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The History of the 4th of July

On This Date: 4th of July History

Independence Day is one of the most important holidays in United States history. On July 4, 1776, the Second Continental Congress announced the creation of the Declaration of Independence, formally marking the breakaway from the British Empire.

There was a celebration in Philadelphia, which the Library of Congress notes was described in a letter from John Adams. But this 4th of July celebration was a local event only. Such observances wouldn’t go national until after the War of 1812.

According to the Library of Congress, “By the 1870s, the Fourth of July was the most important secular holiday on the calendar,” with Congress passing a law to formally observe it as American Independence Day. That was effective as of June 28, 1870. Since then, the Fourth of July has come to be known as one of the highlights of the summer season.

Celebrating Independence Day in the Beginning

Since then many people across the U.S. have celebrated in their own way. In 1778, the soon-to-be President George Washington issued double rations of rum to soldiers on the anniversary of Independence Day. Massachusetts was the first state to adopt Independence Day as an official state holiday in 1781, months before winning the Battle of Yorktown.

Additionally, even though there were no fireworks on the day of the signing, there were one year later. This was about six years before Americans knew they would win the war and become officially independent.

Early versions of the 4th of July in the 20th century include this observation published by the Library of Congress. These are the words of a 96-year-old American from South Carolina in 1938, talking about a 4th of July gathering from his childhood.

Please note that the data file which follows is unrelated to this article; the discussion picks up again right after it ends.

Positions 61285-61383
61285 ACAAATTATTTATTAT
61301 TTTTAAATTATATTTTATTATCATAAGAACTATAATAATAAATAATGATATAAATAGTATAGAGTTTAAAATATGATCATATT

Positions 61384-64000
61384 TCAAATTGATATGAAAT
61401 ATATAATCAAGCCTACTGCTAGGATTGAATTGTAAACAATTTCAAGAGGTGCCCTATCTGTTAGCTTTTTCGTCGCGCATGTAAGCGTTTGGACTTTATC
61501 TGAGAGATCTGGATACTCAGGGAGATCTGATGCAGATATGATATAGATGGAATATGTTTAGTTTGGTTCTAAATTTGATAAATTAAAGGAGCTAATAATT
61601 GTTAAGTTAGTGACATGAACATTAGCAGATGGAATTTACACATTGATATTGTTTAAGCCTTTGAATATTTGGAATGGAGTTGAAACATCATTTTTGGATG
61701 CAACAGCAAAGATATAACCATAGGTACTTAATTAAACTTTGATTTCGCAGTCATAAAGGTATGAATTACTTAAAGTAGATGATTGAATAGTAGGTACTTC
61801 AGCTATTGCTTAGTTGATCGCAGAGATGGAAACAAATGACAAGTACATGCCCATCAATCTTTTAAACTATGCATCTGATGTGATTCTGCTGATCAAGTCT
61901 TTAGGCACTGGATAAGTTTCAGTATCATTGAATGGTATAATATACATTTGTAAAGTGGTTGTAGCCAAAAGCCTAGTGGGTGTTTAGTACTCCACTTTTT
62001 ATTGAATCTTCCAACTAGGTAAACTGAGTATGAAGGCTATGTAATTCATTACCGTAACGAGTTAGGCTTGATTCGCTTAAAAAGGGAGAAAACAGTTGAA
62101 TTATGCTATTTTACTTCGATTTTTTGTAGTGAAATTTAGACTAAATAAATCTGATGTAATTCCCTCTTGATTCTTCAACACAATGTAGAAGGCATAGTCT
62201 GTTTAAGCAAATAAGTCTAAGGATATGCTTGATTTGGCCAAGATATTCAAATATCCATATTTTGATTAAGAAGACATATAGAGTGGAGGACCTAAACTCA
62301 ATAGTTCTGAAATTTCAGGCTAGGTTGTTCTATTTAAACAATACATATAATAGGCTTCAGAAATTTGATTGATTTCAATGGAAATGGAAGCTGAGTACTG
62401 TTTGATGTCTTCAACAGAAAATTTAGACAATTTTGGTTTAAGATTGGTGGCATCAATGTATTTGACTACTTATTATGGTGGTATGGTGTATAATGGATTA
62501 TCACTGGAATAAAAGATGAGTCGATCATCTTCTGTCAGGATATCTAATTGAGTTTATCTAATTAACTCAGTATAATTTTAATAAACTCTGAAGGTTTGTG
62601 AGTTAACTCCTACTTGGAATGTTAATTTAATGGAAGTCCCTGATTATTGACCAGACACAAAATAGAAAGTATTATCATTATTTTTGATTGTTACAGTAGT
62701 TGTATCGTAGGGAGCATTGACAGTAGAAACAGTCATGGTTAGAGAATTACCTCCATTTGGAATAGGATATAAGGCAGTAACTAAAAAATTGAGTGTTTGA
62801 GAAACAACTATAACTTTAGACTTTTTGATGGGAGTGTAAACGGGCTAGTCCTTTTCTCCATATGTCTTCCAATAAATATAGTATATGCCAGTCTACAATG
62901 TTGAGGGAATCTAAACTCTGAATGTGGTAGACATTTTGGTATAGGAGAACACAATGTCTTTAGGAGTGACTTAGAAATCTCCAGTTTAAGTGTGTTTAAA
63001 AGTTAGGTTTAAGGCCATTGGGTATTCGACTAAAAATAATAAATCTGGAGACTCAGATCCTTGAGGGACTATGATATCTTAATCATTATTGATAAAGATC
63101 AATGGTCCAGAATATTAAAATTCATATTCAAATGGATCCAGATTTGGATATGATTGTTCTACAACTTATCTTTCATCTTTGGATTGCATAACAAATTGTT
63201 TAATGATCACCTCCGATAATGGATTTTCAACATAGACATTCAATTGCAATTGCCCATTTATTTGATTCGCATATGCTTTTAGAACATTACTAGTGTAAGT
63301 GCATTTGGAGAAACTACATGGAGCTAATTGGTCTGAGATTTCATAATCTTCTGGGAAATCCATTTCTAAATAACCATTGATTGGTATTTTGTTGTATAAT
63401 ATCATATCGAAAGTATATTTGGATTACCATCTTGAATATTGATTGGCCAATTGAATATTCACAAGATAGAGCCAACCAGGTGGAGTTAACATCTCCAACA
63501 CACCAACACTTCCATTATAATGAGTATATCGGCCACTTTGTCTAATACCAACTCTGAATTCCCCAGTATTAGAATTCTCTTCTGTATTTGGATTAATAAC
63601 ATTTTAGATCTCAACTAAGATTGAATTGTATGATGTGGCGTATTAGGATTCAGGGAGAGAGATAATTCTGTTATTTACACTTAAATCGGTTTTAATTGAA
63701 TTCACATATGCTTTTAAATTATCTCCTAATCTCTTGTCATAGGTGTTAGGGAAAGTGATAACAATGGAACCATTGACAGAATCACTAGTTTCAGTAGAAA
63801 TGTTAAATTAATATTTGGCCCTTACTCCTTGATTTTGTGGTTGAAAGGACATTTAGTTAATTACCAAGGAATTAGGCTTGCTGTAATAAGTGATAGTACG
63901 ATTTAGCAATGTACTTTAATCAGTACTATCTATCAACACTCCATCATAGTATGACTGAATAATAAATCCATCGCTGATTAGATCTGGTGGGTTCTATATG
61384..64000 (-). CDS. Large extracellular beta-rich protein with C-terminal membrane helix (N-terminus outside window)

“The military companies of infantry would assemble here from the surrounding counties, making up a brigade. A drill and inspection were had, and a dress parade followed. There was an old cannon mounted on the field…A great barbecue and picnic dinner would be served; candidates for military, state, and national offices would speak…”

On This Date: July 4

In the 246 years since the signing, many events have occurred on this specific date.

United States Military Academy at West Point

In 1802 the United States Military Academy at West Point officially opened its doors. The Military academy was originally poised as a training establishment for the U.S. Corps of Engineers. It was not officially given its title until March 16, 1802, when Congress passed an act naming it such.

Louisiana Purchase

Just a year later, in 1803, President Thomas Jefferson announced the Louisiana Purchase to the American people. For just 15 million dollars, the U.S. officially purchased what we now call the Midwest from France.

Presidential Deaths

50 years after the signing of the Declaration of Independence, John Adams and Thomas Jefferson died within hours of each other. On July 4th, 1826, Thomas Jefferson died of Uremia in Monticello, Virginia while John Adams died in Quincy, Massachusetts of heart failure, they were 564 miles apart.

Confederate Surrender at Vicksburg

The Confederate Army surrendered in Vicksburg in 1863 on July 4th. The Confederate army still fought for two years after this campaign but it was one of the most successful victories for the Union. Vicksburg, Mississippi did not celebrate the 4th of July for 81 years after this loss.

Statue of Liberty Gifted

Later in the century, France gifted the Statue of Liberty to the United States in 1884. The statue was dedicated in Paris as a commemoration of the friendship between the two countries and symbolizes the liberty and freedom that the U.S. provides. Lady Liberty was a beautiful sight and a symbol of hope for over 12 million immigrants who passed through Ellis Island between 1892 and 1954.

Adoption of 50-Star American Flag

In recent history, the 50-star American flag that we know and fly today was adopted by President Eisenhower in 1960. The flag was originally designed by a 16-year-old Robert G. Heft for a school project. He made the flag out of $2.87 worth of fabric.

He only received a B minus as a grade from his teacher. He was not the only student to submit the design that we love today to the President, but he was the only one who physically made the flag. After selecting his design, his teacher changed the grade to an A.





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